Significant savings and benefits
For both teams the arrangement is cost effective with the tooling up and building costs being shared on the construction of the first two boats. Similarly for the wing and soft sails, with gear being able to be swapped between the two boats and pooled in an extreme sharing scenario.
Put simply, Emirates Team NZ get an America's Cup experienced tune up partner. Luna Rossa gets to catch up the time they have lost by late entry. Both get cost sharing on common items. That also includes savings for both teams in crew numbers as only one AC72 is required by each, but they get to run a two-boat program.
The possibilities of this partnership are almost limitless, and aside from the design and building co-operation could also extend to crew training. While Luna Rossa run a very good Extreme 40 program, they have no experience with wingsails - and need to come up to speed in this area. For Emirates Team NZ's viewpoint the tradeoff will be whether it is worth training Luna Rossa crew on the wingsail technology, versus schooling up what should be a strong competitor in 2013.
The upside for Emirates Team NZ is that it is in their interest to make Luna Rossa as strong as they can in the first 12 months, as the strength of Luna Rossa is going to be directly reflected in the strength of the two boat testing program. In other words the quicker both teams can come up to speed in two testing with the AC72's the better they will both be in 2013.
A big benefit for New Zealand is the basing of the highly popular Italian team in Auckland for 12 months, at least and the construction of a second base in the Viaduct harbour.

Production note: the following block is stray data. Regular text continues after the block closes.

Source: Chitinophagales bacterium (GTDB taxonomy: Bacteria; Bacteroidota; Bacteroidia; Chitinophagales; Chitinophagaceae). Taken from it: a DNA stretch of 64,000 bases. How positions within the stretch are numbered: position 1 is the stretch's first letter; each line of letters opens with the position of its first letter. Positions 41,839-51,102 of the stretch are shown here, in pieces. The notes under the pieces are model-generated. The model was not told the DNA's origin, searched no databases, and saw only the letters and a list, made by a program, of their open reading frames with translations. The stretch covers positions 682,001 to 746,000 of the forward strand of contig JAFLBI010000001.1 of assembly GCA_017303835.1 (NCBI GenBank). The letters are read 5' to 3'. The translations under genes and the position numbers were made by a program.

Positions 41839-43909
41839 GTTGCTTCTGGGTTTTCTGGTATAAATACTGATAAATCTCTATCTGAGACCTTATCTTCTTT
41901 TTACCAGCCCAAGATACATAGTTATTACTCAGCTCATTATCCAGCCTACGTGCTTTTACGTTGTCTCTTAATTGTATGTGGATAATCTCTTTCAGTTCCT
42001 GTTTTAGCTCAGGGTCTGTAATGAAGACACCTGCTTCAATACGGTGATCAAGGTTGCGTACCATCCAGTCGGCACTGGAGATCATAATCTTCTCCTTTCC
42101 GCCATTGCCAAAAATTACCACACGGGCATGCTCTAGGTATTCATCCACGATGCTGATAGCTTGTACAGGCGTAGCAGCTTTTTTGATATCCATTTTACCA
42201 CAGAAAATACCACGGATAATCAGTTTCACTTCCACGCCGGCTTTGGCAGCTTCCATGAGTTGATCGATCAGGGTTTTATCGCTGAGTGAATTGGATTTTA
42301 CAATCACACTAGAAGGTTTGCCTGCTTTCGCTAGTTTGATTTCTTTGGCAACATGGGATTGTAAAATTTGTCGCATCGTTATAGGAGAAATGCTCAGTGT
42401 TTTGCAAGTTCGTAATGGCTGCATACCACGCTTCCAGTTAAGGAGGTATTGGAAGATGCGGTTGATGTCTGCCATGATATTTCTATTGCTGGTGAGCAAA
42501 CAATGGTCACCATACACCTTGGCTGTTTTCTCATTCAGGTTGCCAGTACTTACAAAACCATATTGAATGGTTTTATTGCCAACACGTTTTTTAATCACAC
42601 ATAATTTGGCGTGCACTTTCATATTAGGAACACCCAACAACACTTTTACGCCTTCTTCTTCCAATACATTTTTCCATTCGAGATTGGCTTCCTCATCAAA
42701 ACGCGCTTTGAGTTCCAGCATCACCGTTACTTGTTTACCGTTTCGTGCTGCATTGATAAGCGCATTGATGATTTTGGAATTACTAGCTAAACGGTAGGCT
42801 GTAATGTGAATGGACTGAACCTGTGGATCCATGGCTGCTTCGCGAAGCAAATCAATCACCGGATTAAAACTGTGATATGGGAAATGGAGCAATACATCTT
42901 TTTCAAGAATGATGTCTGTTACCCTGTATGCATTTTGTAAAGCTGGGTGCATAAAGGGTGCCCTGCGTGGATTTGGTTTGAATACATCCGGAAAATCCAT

That will put in place a significant tourist attraction as visitors to Auckland will now have the opportunity to see two America's Cup teams in action on a regular basis augmenting the already sailing tourism offerings.
'The New Zealand marine industry benefits hugely from this', Dalton explains. 'The boat alone is something like 60,000 hours (30 man years) just to build. Then there is a wider economic impact. They will be bringing up to 60 people together with their families to New Zealand to live for an extended period until we all ship out to San Francisco in April 2013.'
'They will build a base to house themselves. Basically Luna Rossa comes back to New Zealand. They were the darling team of the 2000 and 2003 America's Cup - and they are coming back,' Dalton adds.
In short it is very hard to find any downside in this deal for either party.
Sure, for Emirates Team New Zealand there is a potential negative of giving an historically strong rival and easy ride into the America's Cup. But the pluses of getting the best of both worlds - an identical boat training and development platform, plus the ability to spend the development boat option.